If NY State Government is “paternalistic,” it is so in a child abuse and child rape kind of way.

  • RAC

    SO WHY ARE THE BROOKLYN COUNCIL MEMBERS AGAINST IT? I don’t know much about this plan. It sounds good but what are the ramifications? Are their any ramifications that we’re going to wish that we had stopped to discuss in a few years?

    I am just wondering what the dissenters said!

  • tb

    “Now it’s up to Albany.” Thant has become a chilling, dispiriting phrase, hasn’t it?

  • Lew from Brooklyn

    You are welcome Josh. I co-sponsored both the camera bill and the block the box bill. AND I spoke on the floor in favor of each. As I did when we were derailing the parking ticket plea bargain bill, I pointed out that once again we were missing an opportunity to discuss global solutions to the issues left unresolved by the [in my view appropriate] defeat of congestion pricing.

    And then Assemblyman Gannt goes out and kills even this, which was a disgrace.

    Finally, how come no one here has posted the bevy of stories about the fact atht Honda is mass producing Hydrogen Fuel Cell cars? Again, some of you told me that they were a flight of fancy and that they were not close to reality. I reiterate, switiching over to zero emission hydrogen fuel cell cars would do more to clean our air, reduce teh cost of food now being pushed for bio fuelds, reduce out dependence on foreign oil, improve our international economic and political position than any one thing we can do….it won’t take cars off our streets, so I don’t want to reignite that debate, but I think I get at least an “I told you so” about the availability of the product.

    NOW , if we can work on an environmentally sound way to mass produce hydrogen and an effective delivery system, we can make gloabal change.

    Missed you guys.

    Busy in budget negotiations

    Lew from Brooklyn

  • “Finally, how come no one here has posted the bevy of stories about the fact atht Honda is mass producing Hydrogen Fuel Cell cars?”

    Editorial focus. This is not Soccer Mom’s Environmental Road Blog, it is about a particular urban vision that the next generation of 3,000 lb personal automobiles has little to do with (other than continuing the menace). Perhaps the Wired Autopia weblog would be more to your interest than Streetsblog? That is their name, I’m not sure how ironic it’s supposed to be. They discuss fuel cell powered vehicles fairly regularly. Actually, in a story from last week about plug-in hybrids, I see:

    “It’s great to see the DOE upping its support of plug-in vehicles and getting the major car companies involved,” Sherry Boschert, vice-president of Plug In America, told Wired.com. “Unfortunately, the $30 is a drop in the bucket compared with funding that DOE blows on less viable and potentially harmful options like hydrogen fuel cell cars and corn-based biofuels.”

    http://blog.wired.com/cars/2008/06/feds-scrape-tog.html

    Interesting take. Perhaps you’d like to weigh in there among the 97 comments so far, to defend this technology you have so much enthusiasm for. But the truth is that here, frankly, most people don’t care. Except for the part about “effective delivery system”, which sounds like a publicly financed effort to make the technology useful. I will fight tooth and nail against any massive new subsidy for personal automobile use. Pay for your own hydrogen production and distribution network.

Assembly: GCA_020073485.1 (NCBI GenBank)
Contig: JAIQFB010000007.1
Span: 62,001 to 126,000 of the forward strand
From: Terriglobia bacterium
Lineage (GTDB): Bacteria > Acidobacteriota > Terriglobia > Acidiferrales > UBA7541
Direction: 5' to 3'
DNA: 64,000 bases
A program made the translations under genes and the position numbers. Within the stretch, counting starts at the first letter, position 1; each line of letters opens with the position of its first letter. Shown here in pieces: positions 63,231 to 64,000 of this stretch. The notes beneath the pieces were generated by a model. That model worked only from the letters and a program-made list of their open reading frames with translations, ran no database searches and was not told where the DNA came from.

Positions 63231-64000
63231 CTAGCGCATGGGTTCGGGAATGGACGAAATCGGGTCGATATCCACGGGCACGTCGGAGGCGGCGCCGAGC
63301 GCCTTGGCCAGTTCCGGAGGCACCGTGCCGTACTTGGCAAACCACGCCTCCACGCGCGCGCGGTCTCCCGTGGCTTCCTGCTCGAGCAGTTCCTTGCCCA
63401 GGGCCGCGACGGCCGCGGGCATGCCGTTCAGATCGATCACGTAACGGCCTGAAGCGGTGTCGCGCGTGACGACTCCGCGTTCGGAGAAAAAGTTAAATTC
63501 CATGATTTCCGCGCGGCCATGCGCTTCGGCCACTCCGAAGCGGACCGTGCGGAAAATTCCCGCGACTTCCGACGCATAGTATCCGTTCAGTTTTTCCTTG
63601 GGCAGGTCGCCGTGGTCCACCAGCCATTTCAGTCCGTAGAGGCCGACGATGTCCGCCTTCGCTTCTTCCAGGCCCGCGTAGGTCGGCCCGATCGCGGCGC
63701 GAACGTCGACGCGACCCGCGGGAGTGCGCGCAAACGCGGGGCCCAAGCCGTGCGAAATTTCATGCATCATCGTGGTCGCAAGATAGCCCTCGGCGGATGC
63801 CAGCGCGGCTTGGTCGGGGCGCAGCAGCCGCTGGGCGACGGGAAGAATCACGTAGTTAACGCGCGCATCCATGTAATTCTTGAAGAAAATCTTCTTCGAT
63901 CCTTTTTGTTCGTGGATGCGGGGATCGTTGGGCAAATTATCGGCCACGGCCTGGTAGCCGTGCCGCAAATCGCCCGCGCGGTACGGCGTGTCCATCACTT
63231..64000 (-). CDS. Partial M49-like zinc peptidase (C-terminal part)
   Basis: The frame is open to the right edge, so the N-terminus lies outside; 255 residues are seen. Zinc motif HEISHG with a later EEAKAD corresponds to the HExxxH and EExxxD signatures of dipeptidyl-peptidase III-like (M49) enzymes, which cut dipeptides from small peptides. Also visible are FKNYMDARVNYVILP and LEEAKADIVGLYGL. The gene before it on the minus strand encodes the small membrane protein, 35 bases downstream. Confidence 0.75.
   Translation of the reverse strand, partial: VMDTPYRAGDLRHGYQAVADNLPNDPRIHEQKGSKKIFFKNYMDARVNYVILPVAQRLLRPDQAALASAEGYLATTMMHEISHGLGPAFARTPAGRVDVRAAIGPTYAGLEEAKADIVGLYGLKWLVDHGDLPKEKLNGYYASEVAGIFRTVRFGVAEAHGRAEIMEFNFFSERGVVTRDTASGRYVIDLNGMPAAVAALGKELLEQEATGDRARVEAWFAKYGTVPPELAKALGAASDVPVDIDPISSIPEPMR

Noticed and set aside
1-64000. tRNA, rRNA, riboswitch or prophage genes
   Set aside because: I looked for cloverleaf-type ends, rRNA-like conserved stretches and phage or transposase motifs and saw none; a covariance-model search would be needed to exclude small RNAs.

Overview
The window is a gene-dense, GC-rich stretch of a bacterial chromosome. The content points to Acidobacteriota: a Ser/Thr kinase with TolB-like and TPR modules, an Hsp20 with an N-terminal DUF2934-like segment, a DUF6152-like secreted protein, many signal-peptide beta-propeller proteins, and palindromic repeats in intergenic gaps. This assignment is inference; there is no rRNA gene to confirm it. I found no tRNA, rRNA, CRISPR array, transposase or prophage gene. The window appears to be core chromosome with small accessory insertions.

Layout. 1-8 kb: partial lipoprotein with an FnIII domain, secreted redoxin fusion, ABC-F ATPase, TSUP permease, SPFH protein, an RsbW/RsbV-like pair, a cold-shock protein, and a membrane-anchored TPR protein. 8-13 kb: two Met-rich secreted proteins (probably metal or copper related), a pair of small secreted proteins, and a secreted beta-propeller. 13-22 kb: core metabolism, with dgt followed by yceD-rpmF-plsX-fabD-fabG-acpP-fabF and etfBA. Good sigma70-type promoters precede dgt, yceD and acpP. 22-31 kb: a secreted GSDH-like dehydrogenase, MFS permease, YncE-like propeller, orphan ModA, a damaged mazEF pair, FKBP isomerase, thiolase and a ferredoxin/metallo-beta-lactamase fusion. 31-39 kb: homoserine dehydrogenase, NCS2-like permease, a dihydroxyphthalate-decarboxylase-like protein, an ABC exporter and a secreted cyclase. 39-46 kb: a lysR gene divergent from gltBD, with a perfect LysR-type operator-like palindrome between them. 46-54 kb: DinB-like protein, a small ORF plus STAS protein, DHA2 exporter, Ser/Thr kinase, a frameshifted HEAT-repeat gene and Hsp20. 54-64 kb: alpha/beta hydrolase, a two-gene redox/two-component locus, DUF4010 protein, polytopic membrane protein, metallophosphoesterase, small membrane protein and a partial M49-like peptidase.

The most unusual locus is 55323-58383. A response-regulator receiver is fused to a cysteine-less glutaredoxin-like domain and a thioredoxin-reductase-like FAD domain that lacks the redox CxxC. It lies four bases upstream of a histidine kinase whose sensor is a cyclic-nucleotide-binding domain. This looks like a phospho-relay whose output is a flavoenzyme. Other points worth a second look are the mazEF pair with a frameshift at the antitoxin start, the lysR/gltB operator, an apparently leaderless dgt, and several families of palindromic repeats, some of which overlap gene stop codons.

• Lew from Brooklyn

    I love you too Doc.
    I guess clean air is not on your agenda.

    Lew from Brooklyn

  • Lew, thanks for the bus camera bill. You fought the good fight.

    Re hydrogen cars, it’s important to remember that hydrogen is an energy carrier, not a form of energy. So the energy would have to come from another source. Check out the Wiki on this subject.

    Best wishes…

  • I guess clean air is not on your agenda.

    Willful misrepresentation is not very attractive, Lew. Clean air is higher up on my agenda than continuance of the automobile lifestyle, a point we don’t have in common.

    Mark, he has had this explained to him a dozen times now, but every time we start from zero. Hydrogen is free until pointed out otherwise, after that it’s just going to be very easy to create from wind power and ocean currents. No matter that we’re woefully unable to serve our current electrical needs in a renewable fashion (because $$$), let’s assume that adding a country’s worth of automobile locomotion to the grid would not result in the removal and burning of coal from beneath every mountaintop in WV. If you don’t believe that free energy is waiting beneath every rainbow, you must not want clean air!

  • “I guess clean air is not on your agenda.”

    Wilful misrepresentation is beneath you, Lew. Reducing air pollution is higher up on my agenda than preservation of the automobile lifestyle, a point I wish we had in common.

    Mark, he doesn’t want to know; he wants to believe. After a dozen patient and well meaning explanations of fuel cell principles, Lew’s back to zero with his presumption of free hydrogen and feigned dismay that Streetsblog does not cover grid-gulping futurecars.